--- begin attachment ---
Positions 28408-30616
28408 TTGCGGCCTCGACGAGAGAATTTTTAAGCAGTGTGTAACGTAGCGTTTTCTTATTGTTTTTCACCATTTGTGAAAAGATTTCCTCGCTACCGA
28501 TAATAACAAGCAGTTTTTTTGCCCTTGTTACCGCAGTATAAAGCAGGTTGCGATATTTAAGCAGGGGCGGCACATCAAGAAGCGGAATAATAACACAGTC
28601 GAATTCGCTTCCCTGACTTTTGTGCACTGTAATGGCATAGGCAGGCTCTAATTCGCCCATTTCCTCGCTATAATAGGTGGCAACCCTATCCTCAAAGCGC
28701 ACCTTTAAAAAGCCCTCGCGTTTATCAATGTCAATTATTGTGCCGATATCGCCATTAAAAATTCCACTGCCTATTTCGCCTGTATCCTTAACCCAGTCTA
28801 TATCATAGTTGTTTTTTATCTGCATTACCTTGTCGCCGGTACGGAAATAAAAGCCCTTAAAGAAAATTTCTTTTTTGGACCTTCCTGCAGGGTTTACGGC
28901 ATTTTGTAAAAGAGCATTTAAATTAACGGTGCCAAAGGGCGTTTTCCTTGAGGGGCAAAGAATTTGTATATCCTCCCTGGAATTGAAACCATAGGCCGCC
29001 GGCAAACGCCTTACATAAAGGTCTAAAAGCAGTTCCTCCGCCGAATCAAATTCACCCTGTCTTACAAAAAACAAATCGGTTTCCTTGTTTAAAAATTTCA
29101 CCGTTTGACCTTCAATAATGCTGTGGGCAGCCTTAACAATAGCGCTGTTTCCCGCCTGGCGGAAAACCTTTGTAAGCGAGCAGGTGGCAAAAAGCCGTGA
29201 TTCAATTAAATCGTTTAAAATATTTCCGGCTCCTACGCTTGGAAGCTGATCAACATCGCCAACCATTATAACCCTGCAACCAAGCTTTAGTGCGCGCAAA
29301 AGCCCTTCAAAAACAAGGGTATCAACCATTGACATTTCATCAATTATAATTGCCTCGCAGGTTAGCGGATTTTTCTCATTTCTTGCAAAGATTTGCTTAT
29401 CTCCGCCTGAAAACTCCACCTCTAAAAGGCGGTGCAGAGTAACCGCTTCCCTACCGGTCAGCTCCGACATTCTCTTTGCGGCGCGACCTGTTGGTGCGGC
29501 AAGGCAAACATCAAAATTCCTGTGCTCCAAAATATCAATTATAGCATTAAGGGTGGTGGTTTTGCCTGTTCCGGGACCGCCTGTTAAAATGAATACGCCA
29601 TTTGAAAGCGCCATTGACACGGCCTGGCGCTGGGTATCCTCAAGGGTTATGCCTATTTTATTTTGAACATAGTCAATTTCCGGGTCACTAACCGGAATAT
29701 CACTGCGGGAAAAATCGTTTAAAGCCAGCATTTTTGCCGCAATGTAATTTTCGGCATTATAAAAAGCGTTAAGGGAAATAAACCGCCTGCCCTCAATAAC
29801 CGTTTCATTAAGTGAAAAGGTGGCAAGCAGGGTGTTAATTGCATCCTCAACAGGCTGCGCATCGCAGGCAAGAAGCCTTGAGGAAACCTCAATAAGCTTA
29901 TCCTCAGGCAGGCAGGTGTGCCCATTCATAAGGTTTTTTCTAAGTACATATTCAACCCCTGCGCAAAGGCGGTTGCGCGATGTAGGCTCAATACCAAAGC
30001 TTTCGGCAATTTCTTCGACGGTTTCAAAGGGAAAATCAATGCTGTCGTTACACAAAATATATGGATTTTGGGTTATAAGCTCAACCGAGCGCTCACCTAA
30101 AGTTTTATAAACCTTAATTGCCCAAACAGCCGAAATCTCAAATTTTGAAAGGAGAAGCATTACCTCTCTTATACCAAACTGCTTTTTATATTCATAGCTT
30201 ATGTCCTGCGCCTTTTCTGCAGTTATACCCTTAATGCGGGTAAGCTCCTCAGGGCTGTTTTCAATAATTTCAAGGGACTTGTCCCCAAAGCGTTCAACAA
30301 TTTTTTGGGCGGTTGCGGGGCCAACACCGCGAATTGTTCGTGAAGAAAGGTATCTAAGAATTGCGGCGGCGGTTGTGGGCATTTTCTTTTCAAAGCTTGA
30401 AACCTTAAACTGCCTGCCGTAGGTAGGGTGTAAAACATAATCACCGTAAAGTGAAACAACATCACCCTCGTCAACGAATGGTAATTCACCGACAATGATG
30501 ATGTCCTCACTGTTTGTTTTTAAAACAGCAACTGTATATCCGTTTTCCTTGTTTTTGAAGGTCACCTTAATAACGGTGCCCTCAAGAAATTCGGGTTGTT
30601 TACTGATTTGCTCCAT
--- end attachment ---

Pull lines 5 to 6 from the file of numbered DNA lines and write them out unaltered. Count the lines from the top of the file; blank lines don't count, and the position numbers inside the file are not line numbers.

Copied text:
28701 ACCTTTAAAAAGCCCTCGCGTTTATCAATGTCAATTATTGTGCCGATATCGCCATTAAAAATTCCACTGCCTATTTCGCCTGTATCCTTAACCCAGTCTA
28801 TATCATAGTTGTTTTTTATCTGCATTACCTTGTCGCCGGTACGGAAATAAAAGCCCTTAAAGAAAATTTCTTTTTTGGACCTTCCTGCAGGGTTTACGGC